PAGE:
Subject: Re: [geometry] Moving projections from extensions
From: Adam Wulkiewicz (adam.wulkiewicz_at_[hidden])
Date: 2016-06-23 19:00:30
Barend Gehrels wrote:
> Op 22-6-2016 om 18:39 schreef Adam Wulkiewicz:
>> Barend Gehrels wrote:
>>> Op 20-6-2016 om 17:59 schreef Adam Wulkiewicz:
>>>> So in general I propose to hide as much as we can and expose only
>>>> crucial parts of the API.
>>>> For run-time projections use PIMPL idiom and wrap the pointer inside.
>>>> Require only to define CalculationType for projection and use
>>>> double as default.
>>>> In transform strategy take projection as template parameter and use
>>>> run-time projection as default.
>>>> // compile-time
>>>> projections::forward(pt_ll,pt_xy, prj);
>>>> // run-time
>>>> projections::projection<> prj("+proj=robin+ellps=WGS84+units=m");
>>>> projections::projection<> prj(epsg);
>>>> projections::forward(pt_ll,pt_xy, prj);
>>>> // also runtime
>>> This looks indeed simpler. And probably it is possible. This should
>>> be changed in the generation.
>> I was also thinking about an alternative API, based on projection tags:
>> // run-time
>> projections::projection<> prj("+proj=robin+ellps=WGS84+units=m");
>> // compile-time
>> So robin (or robin_tag) would be a tag passed into projection<> as
>> template parameter. For a default tag the projection would be runtime
>> and for non-default tag the projection would be compile-time.
> This looks also good. The _tag suffix is mainly used internally, but
> it is actually exposed to the user when registering new types, so I
> think it could be used indeed. But without is also fine and more
> conform with the initialization string.
Actually there is an error above, I should have used the proj4()
wrapper, so e.g.:
I'm not sure if this is a good thing that it's string-conformant. This
is Proj4 specific string and the Proj4 names are very enigmatic. On the
other they are compact and quite good for tags. See below.
>> And then it would be possible to pass only tag to transform strategy,
>> so no need to pass the whole projection type.
>> // run-time
>> transform(pt_ll,pt_xy,projection); // compile-time
>> This could simplify the generic implementation. E.g. the constructors
>> taking all of those possible input parameters directly in projection
>> (mentioned below) could be implemented only once. Otherwise we'd be
>> forced to implement all constructors in every static projection.
>> On the other hand it could be harder to understand when projection is
>> dynamic and when static.
>> What do you think?
> It looks very good. I think the difference between static (specify in
> source code) and dynamic (in initialization string) is clear enough.
I thought about it more and my conclusion is that not necessarily this
has an advantage over the non-generic implementation in terms of lower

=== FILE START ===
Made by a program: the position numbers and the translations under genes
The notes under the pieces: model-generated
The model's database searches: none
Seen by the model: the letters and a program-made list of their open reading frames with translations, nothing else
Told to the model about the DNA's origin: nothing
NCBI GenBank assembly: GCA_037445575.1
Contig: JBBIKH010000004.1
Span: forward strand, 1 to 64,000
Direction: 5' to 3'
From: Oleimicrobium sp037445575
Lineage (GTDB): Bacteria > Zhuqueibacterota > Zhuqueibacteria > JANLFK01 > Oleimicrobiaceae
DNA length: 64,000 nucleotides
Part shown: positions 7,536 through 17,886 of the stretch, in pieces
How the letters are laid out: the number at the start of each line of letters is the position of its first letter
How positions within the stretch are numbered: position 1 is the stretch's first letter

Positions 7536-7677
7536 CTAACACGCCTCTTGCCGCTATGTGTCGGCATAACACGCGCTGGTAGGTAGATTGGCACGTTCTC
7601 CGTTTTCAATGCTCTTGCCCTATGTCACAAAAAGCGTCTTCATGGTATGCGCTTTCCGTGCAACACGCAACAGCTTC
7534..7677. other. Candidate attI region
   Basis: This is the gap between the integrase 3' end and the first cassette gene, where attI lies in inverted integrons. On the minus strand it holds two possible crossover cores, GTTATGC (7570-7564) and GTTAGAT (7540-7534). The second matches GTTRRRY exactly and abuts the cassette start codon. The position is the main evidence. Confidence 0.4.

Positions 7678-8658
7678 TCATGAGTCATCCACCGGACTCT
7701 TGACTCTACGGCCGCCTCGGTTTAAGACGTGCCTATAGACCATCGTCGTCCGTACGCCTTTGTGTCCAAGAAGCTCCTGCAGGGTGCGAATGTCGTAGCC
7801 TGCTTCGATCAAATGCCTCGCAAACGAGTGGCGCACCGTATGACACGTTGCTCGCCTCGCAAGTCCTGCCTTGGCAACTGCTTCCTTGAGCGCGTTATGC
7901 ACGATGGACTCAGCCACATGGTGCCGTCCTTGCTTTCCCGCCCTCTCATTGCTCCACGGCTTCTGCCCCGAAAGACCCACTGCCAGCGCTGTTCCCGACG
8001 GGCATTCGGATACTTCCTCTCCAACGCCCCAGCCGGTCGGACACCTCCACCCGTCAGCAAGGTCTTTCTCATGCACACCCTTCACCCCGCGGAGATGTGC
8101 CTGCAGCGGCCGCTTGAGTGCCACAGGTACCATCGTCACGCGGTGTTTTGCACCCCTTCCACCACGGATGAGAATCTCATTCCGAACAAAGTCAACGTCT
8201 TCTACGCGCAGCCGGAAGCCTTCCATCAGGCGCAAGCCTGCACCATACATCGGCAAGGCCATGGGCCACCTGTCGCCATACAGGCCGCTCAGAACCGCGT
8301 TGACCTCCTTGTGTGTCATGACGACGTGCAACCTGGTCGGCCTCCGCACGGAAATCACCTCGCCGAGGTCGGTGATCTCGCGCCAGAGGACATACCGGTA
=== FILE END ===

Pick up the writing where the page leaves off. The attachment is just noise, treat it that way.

ammount of code. It's because if we agreed that the common parameters
could be ommited (because not all projections need the full set of
parameters) then each projection could have its own parameters
parsing/retrieval procedure. So we'd still end up writing
Still I think that the API based on tags is more pleasant to use. It
isn't required to pass the whole projection type into the transform
Which one do you prefer?
If someone else has a preference or any other idea it's a good time to
express it. :)
>>> Note that also possible should be:
>>> typedef boost::geometry::linestring<any point type> ls;
>>> ls line_ll, line_xy; // fill line_ll
>>> projections::forward(line_ls, line_xy, prj);
>>> So the line is automatically projected, where, if necessary, extra
>>> points are added because straight lines will usually become curved
>>> and vv is also possible. Same for most other geometry types
>>> (multi_point excepted).
>>> This does not need to be implemented in the first release, but we
>>> need to take this into account.
>> Wouldn't it be the transform() function's purpose?
> Yes, that is true.
And it already returns bool so it's compatible with projections. I guess
it's on purpose. :)
>>> Another way could be project_transformer automatically figuring out
>>> the projection direction and explicit project_forward_transformer,
>>> project_inverse_transformer strategies.
>>>> I'm also confused about the names of projections. AFAIU the ones
>>>> marked as xxx_ellipsoid map from ellipsoid of revolution or
>>>> spheroid and the ones marked as xxx_spheroid map from a sphere.
>>>> There is also e.g. cass_spheroid which AFAIU can work with
>>>> ellipsoid of revolution. Are these simple inaccuracies or am I
>>>> missing something?
>>> It is by the generation. I have to look this up, but if the proj4
>>> source supports an ellipsoid for it (even if it does not make
>>> sense), it is generated too. We can always adapt the generation.
>>>> Currently the names are directly derived from Proj4 parameter names
>>>> but in WKT they're different (PROJECTION["Transverse_Mercator"]) so
>>>> users which doesn't know Proj4 could be confused.
>>>> What do you think about naming projections using full names, e.g.: